Advertisement

Are Potatoes Gluten Free?

Overview

potatoes

The simple answer is yes — potatoes are gluten-free. Gluten is a type of protein found in wheat, rye, barley, and other grains. Potatoes aren’t grains, they’re a type of starchy vegetable.

That’s good news for people who can’t tolerate gluten because they have celiac disease or gluten intolerance. Celiac disease is a condition in which your immune system mistakenly targets gluten as a foreign invader — much as it would identify bacteria and viruses that cause infection.

If you have celiac disease, your immune system launches an attack that produces inflammation and damage in your intestines whenever you eat gluten-containing foods. This can cause uncomfortable symptoms like diarrhea, bloating, and abdominal pain whenever you consume gluten.

If you’re sensitive to gluten, the good news is you can still include potatoes in your diet. You can even use them as a substitute for some of the gluten-containing foods you’re not able to eat. You just need to be sure you don’t add anything to your potatoes that’s off limits.

Advertisement
Advertisement

How to use potatoes

What you can do with potatoes

The advantage to potatoes is that there are hundreds of varieties to choose from. Some of the most popular include: russet, sweet, white, red, purple, fingerling, and petites. And all of them are gluten-free.

Gluten-free labels may be misleading consumers »

They’re also versatile enough that you can incorporate them into your gluten-free diet in many ways. You can also use potatoes and products made from them as recipe substitutes for ingredients you can’t eat.

Here are a few ideas:

Potato flour

When baking bread, cookies, or cakes, use potato or sweet potato flour — made from ground potatoes — instead of wheat flour.

Potato crust

Rather than use dough to make your pizza crust, place your sauce, cheese, and toppings atop a crust made from mashed potatoes or thin sliced roasted potatoes.

Potato soup thickener

When thickening soups and sauces, skip the roux — which is made with flour — and instead add mashed potatoes.

Eat gnocchi!

Don’t make spaghetti or linguini on pasta night. Cook gnocchi, which is made with potatoes. When making them at home, use a gluten-free flour as your binder. Make sure any gnocchi you buy at the store is also gluten-free.

Use potato ‘bread’ for frying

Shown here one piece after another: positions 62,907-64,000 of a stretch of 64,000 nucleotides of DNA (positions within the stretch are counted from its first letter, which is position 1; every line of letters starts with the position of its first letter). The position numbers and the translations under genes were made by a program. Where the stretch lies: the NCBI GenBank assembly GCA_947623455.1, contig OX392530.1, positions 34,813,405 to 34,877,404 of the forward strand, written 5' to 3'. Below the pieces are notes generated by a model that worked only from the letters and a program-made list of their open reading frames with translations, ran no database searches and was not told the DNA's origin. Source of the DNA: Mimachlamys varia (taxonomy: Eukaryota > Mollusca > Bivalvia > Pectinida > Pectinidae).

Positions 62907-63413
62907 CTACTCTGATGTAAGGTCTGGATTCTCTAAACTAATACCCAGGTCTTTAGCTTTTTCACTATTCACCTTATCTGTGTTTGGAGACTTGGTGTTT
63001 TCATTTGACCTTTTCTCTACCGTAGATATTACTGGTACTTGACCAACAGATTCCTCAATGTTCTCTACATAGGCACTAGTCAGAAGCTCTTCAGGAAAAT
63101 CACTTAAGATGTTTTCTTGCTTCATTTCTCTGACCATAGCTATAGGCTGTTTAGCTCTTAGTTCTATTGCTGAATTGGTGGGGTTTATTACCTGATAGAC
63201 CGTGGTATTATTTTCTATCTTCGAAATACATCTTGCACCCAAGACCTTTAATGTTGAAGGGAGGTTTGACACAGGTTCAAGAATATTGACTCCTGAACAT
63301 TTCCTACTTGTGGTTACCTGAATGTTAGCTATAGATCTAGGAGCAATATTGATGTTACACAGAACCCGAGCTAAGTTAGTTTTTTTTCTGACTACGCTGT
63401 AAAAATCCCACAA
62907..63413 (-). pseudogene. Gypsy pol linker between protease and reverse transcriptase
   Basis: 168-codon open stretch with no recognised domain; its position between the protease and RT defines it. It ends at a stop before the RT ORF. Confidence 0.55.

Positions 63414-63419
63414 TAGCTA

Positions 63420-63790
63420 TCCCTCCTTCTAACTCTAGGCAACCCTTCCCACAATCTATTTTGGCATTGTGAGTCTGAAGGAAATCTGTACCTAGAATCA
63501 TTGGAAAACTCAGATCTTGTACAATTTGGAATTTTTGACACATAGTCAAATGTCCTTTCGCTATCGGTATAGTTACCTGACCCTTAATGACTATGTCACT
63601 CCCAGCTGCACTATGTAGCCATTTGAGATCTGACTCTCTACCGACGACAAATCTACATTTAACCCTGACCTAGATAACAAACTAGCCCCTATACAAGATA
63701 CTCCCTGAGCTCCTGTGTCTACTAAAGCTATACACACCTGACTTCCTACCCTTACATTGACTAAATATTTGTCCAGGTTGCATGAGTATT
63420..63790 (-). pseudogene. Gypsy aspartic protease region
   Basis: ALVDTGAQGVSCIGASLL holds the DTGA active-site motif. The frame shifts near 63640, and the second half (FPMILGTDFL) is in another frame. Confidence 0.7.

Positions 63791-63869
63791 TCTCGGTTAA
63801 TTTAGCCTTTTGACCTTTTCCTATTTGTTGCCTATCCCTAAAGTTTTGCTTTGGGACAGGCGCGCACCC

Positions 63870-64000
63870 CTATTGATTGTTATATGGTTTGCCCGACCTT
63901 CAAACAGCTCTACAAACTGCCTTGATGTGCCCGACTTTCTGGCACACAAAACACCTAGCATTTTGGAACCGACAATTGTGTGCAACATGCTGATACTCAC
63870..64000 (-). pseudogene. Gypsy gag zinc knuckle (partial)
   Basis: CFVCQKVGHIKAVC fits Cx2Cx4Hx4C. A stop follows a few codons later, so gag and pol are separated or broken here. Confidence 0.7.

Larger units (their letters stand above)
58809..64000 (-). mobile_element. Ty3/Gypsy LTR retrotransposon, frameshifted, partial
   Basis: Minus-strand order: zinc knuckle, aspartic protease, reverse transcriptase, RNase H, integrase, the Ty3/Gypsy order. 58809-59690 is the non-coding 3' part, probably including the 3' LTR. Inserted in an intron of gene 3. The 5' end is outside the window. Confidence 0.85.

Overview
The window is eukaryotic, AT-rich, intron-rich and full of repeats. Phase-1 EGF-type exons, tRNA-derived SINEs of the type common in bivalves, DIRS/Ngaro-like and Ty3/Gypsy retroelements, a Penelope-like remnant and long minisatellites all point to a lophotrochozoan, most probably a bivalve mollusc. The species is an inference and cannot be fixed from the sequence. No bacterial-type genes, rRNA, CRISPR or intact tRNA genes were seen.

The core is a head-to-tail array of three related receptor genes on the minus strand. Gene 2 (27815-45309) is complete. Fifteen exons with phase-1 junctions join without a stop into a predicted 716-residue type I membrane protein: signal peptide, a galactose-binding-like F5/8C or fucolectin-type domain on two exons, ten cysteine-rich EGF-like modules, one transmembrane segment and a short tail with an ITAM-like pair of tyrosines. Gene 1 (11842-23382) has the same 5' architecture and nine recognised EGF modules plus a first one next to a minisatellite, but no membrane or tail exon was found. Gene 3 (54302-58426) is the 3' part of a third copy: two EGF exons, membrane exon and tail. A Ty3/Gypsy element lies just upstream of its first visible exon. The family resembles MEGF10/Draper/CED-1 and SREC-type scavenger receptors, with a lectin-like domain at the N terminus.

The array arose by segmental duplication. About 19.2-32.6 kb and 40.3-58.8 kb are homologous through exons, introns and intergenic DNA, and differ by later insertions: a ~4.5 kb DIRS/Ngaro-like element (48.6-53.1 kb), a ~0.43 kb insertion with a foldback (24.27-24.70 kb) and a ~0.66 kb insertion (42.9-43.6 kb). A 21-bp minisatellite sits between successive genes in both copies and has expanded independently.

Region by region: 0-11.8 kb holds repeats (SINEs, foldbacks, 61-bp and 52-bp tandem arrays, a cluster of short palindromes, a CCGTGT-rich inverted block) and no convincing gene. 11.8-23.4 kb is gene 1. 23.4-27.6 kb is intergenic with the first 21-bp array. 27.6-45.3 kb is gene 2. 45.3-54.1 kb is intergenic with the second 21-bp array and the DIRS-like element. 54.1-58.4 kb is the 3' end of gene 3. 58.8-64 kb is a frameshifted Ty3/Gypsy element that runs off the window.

Roll fish and chicken in potato flakes instead of breadcrumbs for frying.

Potato lasagna

Layer thinly sliced potatoes in place of the lasagna noodles in your lasagna.

13 recipes you won’t believe are gluten-free »

Advertisement

How to spot gluten

How to keep potatoes gluten-free

Plain potatoes are gluten-free but many common potato recipes and add-ons aren’t.

Here are some potato-heavy dishes where the gluten is hiding in plain sight:

Gravy

Don’t top mashed potatoes with gravy. Flour is a main ingredient in most kinds of gravy, but you can find gluten-free options at the store, or make your own.

Fried and baked potatoes

Order baked potatoes plain — without any butter or oil. Butter in restaurant kitchens can become easily contaminated when utensils that have been used in gluten-containing foods are dipped in them.

Also avoid restaurant french fries. They may be cooked in the same fryer as gluten-containing foods like battered chicken or onion rings. The same goes for potato skins.

Potato bread

Watch out for packaged potato bread. It may contain wheat flour. Check the nutrition label on store-bought, or make your own to be safe.

Potato chips

Skip the store-bought potato chips and make your own, it’s easy! Some packaged and restaurant versions contain malt vinegar or wheat starch.

Instant mashed potatoes

When buying instant mashed potatoes, check the ingredient label. Some brands aren’t gluten-free.

Potatoes au gratin

Don’t eat potatoes au gratin. It usually contains ingredients like breadcrumbs and flour. If you like this recipe, look for a gluten-free version online.

Advertisement
Advertisement

Takeaway

The takeaway

Being gluten-free doesn’t mean you have to sacrifice all the foods you love. Making a few simple modifications to your recipes — including substituting potatoes for gluten-containing ingredients — can broaden your culinary options and prevent you from feeling deprived.

Article resources
Advertisement
Advertisement
Advertisement
Advertisement
Advertisement
Advertisement
Advertisement
Advertisement
Advertisement
Advertisement
Advertisement
Advertisement